ARRIVE (Animals in Research: Reporting In-vivo Experiments) guidelines were developed for accurately reporting animal research. These guidelines make use of the guidelines mentioned in the CONSORT statement. The main aim of ARRIVE guidelines is to increase the quality of research reporting by improving the quality and quantity of information and to avoid unnecessary studies involving animals.

ARRIVE Guidelines

ARRIVE guidelines provides a list of information that should be incorporated in reporting research in a scientific article related to animals. 20 items should be reported in the articles. To increase its validity and authenticity, the ARRIVE guidelines are prepared by taking inputs from researchers, journal editors, research funders, and statisticians. These guidelines provide a comprehensive overview of the author as to what should be incorporated into a research study. These guidelines also allow for a quick review of what was done and what is the conclusion of the study. Although the guidelines are not mandatory, however, they help in preparing a comprehensive research article for publication and improve transparency. Following are the items that should be included in the research study according to ARRIVE guidelines:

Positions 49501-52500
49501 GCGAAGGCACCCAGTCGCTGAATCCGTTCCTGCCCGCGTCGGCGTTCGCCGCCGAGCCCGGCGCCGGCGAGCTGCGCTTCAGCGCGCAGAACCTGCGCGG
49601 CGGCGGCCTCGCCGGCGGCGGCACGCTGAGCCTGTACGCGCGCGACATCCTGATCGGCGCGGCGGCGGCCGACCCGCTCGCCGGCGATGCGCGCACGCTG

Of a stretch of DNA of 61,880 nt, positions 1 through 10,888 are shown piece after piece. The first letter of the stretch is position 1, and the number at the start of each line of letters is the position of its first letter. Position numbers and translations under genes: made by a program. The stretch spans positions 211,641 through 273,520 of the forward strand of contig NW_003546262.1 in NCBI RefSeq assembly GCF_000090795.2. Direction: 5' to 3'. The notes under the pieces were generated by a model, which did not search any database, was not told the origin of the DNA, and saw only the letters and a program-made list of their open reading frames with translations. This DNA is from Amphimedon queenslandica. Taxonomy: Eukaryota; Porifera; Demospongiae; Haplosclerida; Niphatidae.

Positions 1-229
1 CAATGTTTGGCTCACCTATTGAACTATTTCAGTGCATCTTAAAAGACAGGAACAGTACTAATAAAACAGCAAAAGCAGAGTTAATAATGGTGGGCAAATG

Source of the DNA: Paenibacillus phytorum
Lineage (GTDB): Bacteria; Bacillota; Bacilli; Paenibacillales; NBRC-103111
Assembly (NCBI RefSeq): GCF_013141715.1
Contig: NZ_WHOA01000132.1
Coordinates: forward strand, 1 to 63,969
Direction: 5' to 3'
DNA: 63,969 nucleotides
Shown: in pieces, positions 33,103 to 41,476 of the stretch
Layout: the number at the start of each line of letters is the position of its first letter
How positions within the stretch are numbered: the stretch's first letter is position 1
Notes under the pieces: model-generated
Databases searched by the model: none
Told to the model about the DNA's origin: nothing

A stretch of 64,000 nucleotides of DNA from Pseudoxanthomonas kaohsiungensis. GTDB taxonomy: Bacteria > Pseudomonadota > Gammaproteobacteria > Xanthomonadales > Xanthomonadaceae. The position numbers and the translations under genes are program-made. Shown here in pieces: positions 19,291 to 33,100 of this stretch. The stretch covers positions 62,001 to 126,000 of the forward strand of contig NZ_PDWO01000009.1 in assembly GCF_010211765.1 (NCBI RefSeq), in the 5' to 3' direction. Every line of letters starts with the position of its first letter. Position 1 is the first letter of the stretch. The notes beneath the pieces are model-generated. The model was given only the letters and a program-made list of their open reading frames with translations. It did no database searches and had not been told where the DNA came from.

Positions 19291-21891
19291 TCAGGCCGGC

Title: Title is an important part of the research article. It should be clear and concise which depicts the research as closely as possible.

Abstract: Abstract is a brief about the complete study. The abstract should include research objectives, background, methods, key findings, and the conclusion.

Introduction: The introduction includes background and objectives. The background explains what has already been done before the research in context. Primary and secondary objectives define what the researcher wants to achieve with the research.

Methods: Methods include study designs, ethical procedures, experimental methods, animals, sample size, housing and husbandry, the outcome of the experiment, and statistical methods used. The method should be comprehensively written to ensure its repeatability without any significant difference in the conclusion.

Results: The result should be provided in detail in the research article. The results should be directed upon primary and secondary objectives. Results include determining the baseline data, the number of animals analyzed in each group, outcomes and statistical errors, and any adverse reactions.

Discussion: This section will determine how the outcome of your research fits in context to other similar types of researches. The study objectives and hypotheses are discussed in detail in comparison to prior literature. The discussion should also include various limitations of the study. The author should also mention how the outcomes of this study should impact future studies. The source of funding should also be mentioned for transparency.



Kilkenny C, Browne WJ, Cuthi I, Emerson M, Altman DG. Improving bioscience research reporting: the ARRIVE guidelines for reporting animal research. Vet Clin Pathol. 2012;41(1):27-31. doi:10.1111/j.1939-165X.2012.00418.x